Tuesday, August 12, 2014

Reunion

I can't believe this, but my 10 year high school reunion is coming up on Saturday. Yeah. I graduated that long ago. I am apparently An Adult. So this weekend the best and brightest of my tiny class of 100 are getting together to size each other up over beer and buffet food, and I won't be there, and I'm (kinda) (okay, a lot) glad.




High school wasn't easy for me. College was only marginally better, socially, but at least there wasn't much bullying in college and I had a goal and some supportive friends, and more importantly a clean slate. I like clean slates. After the hurdles of a toxic elementary school environment, going into seventh grade with a clean slate was amazing. I was in a new district with new classmates who didn't know my old nicknames or that I had been at the bottom of the social pecking order. And then I realized I was still the same awkward thrift-store-jeans-wearing misfit I had been in sixth grade, and my classmates also noticed it, and it was elementary school all over again except by senior year we had actually matured enough that the kids who did band and musicals didn't have to tolerate being slushee'd every morning and some were in fact the cool kids (playing the leading roles, of course). But I still didn't have a lot of friends, didn't get the cool toys or wear cool clothes, and after graduation I didn't really feel all that sad to be leaving high school behind. So why would I want to go back? The nostalgia factor just isn't there. I don't know the people I graduated with any more. I haven't spoken to 9/10ths of them since 2004 and any curiosity about their lives could be satisfied by judicious use of Facebook.

But the real reason I don't want to go is this: My social anxiety hasn't gotten much better since high school and entering a room full of people who knew me back when the dinosaurs roamed the earth is infinitely worse than, say, interviewing for a job or going into a restaurant/store/office for the first time (both things I avoid if at all possible). Logically I know that most of them barely remember me, just as I barely remember them, and that any vague notions they might have about me are probably relatively positive (I was smart, a decent runner, and - so everyone else tells me anyway - pretty, although at the time I felt stupid, clumsy and ugly, still do, and it's taken me years to even accept that other people might not see me that way). I just can't convince the illogical fear-stricken lizard brain part that a reunion would involve anything but blood and tears. In my mind I see it looking something like the prom scene from Carrie except a million times more mortifying because now we have facebook with which to memorialize forever the horrible things that happen at class reunions. And probably without all the death. I don't have psychic powers as much as I wished for them when I was little.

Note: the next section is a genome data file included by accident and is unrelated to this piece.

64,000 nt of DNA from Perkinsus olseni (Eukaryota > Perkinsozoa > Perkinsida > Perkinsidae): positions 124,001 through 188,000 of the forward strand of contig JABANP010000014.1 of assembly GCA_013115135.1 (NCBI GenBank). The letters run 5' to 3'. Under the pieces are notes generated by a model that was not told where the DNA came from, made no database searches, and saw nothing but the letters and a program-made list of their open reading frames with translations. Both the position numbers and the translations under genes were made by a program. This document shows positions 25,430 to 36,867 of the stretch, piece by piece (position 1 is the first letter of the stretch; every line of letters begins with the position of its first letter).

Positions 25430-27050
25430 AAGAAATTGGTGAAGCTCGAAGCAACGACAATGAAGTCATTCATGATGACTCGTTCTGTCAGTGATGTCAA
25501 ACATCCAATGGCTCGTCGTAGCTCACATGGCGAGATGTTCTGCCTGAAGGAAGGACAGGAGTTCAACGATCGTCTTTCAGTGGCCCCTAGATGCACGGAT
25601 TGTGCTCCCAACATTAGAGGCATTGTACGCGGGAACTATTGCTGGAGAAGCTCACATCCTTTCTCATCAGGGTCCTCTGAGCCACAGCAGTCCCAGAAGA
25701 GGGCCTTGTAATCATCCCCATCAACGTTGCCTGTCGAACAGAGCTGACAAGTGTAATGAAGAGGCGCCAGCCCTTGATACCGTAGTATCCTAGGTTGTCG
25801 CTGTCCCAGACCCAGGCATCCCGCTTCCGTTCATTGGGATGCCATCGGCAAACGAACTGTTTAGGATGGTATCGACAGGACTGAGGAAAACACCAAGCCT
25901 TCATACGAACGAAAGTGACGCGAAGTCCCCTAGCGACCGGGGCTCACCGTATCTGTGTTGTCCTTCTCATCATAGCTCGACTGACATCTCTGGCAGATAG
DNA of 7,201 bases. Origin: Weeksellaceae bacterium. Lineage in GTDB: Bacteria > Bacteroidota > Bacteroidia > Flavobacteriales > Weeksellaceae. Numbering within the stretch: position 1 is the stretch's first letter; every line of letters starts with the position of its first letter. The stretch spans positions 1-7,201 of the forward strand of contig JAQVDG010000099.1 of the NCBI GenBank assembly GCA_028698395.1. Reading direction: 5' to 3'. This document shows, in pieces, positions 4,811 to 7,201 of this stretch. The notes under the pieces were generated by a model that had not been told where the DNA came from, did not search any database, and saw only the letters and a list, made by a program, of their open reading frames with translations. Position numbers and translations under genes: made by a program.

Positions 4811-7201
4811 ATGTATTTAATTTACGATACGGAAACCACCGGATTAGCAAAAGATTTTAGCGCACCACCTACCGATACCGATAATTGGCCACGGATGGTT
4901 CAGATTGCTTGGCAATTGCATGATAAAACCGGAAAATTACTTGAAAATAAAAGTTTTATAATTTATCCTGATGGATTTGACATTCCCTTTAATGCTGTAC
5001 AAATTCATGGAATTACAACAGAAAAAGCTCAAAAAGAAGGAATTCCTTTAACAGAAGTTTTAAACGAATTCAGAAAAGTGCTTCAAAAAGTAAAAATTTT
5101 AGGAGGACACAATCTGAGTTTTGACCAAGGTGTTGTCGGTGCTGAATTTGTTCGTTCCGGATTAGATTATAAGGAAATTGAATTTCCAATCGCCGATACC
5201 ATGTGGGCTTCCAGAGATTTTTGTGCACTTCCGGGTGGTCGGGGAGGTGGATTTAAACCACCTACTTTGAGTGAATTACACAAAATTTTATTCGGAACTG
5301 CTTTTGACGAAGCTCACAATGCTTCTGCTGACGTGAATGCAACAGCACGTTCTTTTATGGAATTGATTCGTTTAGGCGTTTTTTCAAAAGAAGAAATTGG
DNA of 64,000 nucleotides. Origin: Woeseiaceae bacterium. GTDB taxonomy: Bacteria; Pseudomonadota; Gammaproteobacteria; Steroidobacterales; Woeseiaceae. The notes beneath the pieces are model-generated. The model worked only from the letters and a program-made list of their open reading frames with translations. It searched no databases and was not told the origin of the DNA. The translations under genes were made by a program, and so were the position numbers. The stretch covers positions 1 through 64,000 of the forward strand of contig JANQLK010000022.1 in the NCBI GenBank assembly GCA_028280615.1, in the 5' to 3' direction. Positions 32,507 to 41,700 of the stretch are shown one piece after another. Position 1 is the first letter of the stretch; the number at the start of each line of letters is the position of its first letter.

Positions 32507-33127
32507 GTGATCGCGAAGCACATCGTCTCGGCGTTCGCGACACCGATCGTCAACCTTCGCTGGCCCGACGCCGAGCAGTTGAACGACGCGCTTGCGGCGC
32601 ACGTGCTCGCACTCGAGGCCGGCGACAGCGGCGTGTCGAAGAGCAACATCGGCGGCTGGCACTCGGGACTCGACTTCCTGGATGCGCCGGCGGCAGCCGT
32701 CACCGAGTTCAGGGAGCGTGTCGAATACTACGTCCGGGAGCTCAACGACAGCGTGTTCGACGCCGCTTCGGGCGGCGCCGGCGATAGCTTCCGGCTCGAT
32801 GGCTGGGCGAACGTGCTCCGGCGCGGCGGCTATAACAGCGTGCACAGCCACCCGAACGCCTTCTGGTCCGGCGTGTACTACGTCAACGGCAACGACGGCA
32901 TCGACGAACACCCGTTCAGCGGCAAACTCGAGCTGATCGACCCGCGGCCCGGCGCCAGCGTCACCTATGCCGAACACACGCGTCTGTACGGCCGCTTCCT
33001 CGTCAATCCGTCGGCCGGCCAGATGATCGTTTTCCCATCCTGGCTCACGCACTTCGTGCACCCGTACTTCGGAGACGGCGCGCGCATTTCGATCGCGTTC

But anyway, I got the facebook invite for the reunion some time last fall and then the class president and vice president (high school popularity contests apparently confer the winners with responsibilities long past graduation) started posting dates and times and people started responding that they were coming and I thought "I'll tackle that anxiety-inducing beast and RSVP later". But I never did because every time I considered it, the spectre of vicious high-school teasing reared its ugly head. And even though we are adults and the teenage boy who was my worst bully is dead (long story short; he was drinking with a friend on the night before graduation and there was a vehicle accident), I just didn't think I would want to be in the same room as all the people who if they did not bully me also never stood up for me. I knew I would stress out every day until the day of the reunion and then break out in sixteen kinds of pimples and a rash two hours before getting in the car and walk into the reunion looking much like I did back then, wearing last decade's fashionable hand-me-downs, glasses with the paint chipping off them, and a face full of adolescent pimples. And they'd judge me like they always did and find me lacking and not want to talk to me, and I'd end up in the corner with the three friends who came, like always, and it just wouldn't be an enjoyable night.

And since we really can't afford a rental car and I can't drive the vehicle that I use as my daily driver (it's just not reliable for long trips), my husband would have to drive me, which means he would either have to amuse himself alone while I was at the reunion or he would have to accompany me while I wished him away (for both our sakes; he hates crowds, especially crowds of strangers, and I'm marginally less uncomfortable in crowds of "friends" when he's not slouching awkwardly in a corner, staring at his phone while I try to make small talk). We are an awkward couple in public because we are both introverts and have different ways of dealing with people; hardly a unified front or a fun one. That's fine by me, but I don't want to try to explain it to a dozen silently judging classmates.